OBJECTIVE To establish the minimum alveolar concentration (MAC) of desflurane and evaluate the effects of 2 opioids on MAC in sheep.
ANIMALS 8 adult nulliparous mixed-breed sheep.
PROCEDURES A randomized crossover design was used. Each sheep was evaluated individually on 2 occasions (to allow assessment of the effects of each of 2 opioids), separated by a minimum of 10 days. On each occasion, sheep were anesthetized with desflurane in 100% oxygen, MAC of desflurane was determined, oxymorphone (0.05 mg/kg) or hydromorphone (0.10 mg/kg) was administered IV, and MAC was redetermined. Physiologic variables and arterial blood gas and electrolyte concentrations were measured at baseline (before MAC determination, with end-tidal desflurane concentration maintained at 10%) and each time MAC was determined. Timing of various stages of anesthesia was recorded for both occasions.
RESULTS Mean ± SEM MAC of desflurane was 8.6 ± 0.2%. Oxymorphone or hydromorphone administration resulted in significantly lower MAC (7.6 ± 0.4% and 7.9 ± 0.2%, respectively). Cardiac output at MAC determination for desflurane alone and for desflurane with opioid administration was higher than that at baseline. No difference was identified among hematologic values at any point. Effects of oxymorphone and hydromorphone on durations of various stages of anesthesia did not differ significantly.
CONCLUSIONS AND CLINICAL RELEVANCE MAC of desflurane in nulliparous adult sheep was established. Intravenous administration of oxymorphone or hydromorphone led to a decrease in MAC; however, the clinical importance of that decrease was minor relative to the effect in other species.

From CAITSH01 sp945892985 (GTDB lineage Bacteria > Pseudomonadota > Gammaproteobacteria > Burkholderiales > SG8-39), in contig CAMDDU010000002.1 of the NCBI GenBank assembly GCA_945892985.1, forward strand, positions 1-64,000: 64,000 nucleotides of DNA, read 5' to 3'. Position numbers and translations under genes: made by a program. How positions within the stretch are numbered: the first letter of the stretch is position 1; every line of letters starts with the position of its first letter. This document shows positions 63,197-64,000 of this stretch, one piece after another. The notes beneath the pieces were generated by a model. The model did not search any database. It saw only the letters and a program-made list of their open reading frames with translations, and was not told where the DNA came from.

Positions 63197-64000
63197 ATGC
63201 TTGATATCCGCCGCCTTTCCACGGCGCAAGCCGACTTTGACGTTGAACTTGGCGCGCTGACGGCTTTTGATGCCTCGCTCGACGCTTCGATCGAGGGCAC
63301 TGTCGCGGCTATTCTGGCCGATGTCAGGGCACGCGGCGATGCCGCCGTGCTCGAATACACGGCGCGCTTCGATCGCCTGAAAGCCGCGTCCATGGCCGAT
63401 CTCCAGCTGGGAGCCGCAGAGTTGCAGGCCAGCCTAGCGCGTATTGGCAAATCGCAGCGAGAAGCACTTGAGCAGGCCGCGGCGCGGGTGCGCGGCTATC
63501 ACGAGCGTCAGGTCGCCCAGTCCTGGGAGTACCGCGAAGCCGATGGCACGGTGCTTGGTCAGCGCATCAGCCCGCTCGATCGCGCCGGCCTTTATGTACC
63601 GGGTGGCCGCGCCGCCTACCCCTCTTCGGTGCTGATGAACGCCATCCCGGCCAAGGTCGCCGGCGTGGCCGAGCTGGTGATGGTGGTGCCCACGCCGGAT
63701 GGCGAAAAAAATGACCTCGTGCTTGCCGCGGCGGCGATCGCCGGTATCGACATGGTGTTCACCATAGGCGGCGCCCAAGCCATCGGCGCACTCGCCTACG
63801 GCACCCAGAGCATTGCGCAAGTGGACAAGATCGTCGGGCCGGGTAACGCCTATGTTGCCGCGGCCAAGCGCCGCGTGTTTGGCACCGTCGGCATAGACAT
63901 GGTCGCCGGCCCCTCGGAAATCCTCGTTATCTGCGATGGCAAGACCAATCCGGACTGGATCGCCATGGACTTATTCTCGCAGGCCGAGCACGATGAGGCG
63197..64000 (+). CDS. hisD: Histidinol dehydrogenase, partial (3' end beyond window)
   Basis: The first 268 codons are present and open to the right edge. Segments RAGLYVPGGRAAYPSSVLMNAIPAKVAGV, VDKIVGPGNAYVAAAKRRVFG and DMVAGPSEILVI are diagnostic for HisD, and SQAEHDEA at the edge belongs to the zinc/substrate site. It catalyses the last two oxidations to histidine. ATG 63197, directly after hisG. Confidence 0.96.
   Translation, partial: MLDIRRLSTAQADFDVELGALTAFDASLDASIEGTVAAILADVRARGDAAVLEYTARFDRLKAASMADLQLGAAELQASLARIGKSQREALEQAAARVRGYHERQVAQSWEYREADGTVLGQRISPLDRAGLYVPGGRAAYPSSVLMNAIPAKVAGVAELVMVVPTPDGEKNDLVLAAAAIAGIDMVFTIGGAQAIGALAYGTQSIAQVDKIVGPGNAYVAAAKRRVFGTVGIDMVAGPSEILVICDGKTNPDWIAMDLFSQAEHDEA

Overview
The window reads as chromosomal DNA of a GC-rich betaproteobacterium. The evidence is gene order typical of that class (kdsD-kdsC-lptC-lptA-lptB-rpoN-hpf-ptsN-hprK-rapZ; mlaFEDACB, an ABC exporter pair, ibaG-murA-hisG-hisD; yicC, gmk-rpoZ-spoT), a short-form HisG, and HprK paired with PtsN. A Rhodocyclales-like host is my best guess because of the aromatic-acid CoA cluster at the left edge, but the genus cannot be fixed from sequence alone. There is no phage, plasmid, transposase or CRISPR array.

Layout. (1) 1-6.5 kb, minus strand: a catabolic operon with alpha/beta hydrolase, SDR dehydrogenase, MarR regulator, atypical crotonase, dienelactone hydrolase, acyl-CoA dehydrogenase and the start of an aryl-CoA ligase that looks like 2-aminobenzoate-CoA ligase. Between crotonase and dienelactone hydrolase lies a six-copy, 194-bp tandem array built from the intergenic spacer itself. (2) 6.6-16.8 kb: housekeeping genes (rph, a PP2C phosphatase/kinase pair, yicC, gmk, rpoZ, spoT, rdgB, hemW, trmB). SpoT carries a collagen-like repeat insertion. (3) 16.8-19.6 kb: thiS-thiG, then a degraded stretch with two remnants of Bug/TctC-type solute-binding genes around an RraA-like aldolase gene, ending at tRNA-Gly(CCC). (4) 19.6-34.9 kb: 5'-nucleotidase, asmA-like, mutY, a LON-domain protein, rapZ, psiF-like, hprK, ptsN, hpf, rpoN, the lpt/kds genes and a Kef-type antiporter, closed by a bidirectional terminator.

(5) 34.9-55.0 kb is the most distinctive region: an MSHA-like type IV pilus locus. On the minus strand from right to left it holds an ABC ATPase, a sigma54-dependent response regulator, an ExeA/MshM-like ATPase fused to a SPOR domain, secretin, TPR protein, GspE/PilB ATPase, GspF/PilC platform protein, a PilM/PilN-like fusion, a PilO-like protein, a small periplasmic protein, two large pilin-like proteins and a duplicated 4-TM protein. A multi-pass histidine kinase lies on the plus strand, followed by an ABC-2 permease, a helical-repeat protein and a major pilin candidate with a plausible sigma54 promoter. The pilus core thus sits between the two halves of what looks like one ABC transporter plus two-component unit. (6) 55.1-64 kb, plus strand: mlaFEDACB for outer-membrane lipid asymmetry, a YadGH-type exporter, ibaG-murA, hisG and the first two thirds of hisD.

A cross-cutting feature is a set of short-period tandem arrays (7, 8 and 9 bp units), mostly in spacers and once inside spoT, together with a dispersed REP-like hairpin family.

Objective—To evaluate use of crotalid antivenom, frequency of hypersensitivity reactions, and risk factors for hypersensitivity reactions and death in envenomed cats.
Design—Retrospective multicenter case series.
Animals—115 envenomed cats treated with antivenom and 177 envenomed cats treated without antivenom.
Procedures—Medical records from 5 institutions were searched by means of a multiple-choice survey with standardized answers for patient data including signalment, diagnosis, antivenom administration criteria, premedication, product, dose, administration rate, hypersensitivity reactions, and mortality rate.
Results—95 of 115 (82.6%) cats received whole IgG antivenom, 11 (9.57%) received F(ab′)2 antivenom, and 4 (3.48%) received Fab antivenom. The majority (101/115 [878%]) of cats received 1 vial of antivenom. In all cats, the median dilution of antivenom was 1:60 (range, 1:10 to 1:250) administered over a median period of 2.0 hours (range, 0.3 to 9.0 hours). There was no mortality rate difference between cats that did (6.67%) or did not (5.08%) receive antivenom. A type I hypersensitivity reaction was diagnosed in 26 of 115 (22.6%) cats. The use of premedications did not decrease type I hypersensitivity or improve mortality rate. Cats that had a type I hypersensitivity reaction were 10 times as likely to die as were those that did not have such a reaction.
Conclusions and Clinical Relevance—The mortality rate of cats treated with antivenom was low. The administration of premedications did not improve mortality rate or prevent hypersensitivity reactions. The only variable associated with mortality rate was development of a type I hypersensitivity reaction. The rate of antivenom administration should be further evaluated as a possible risk factor for type I hypersensitivity reactions.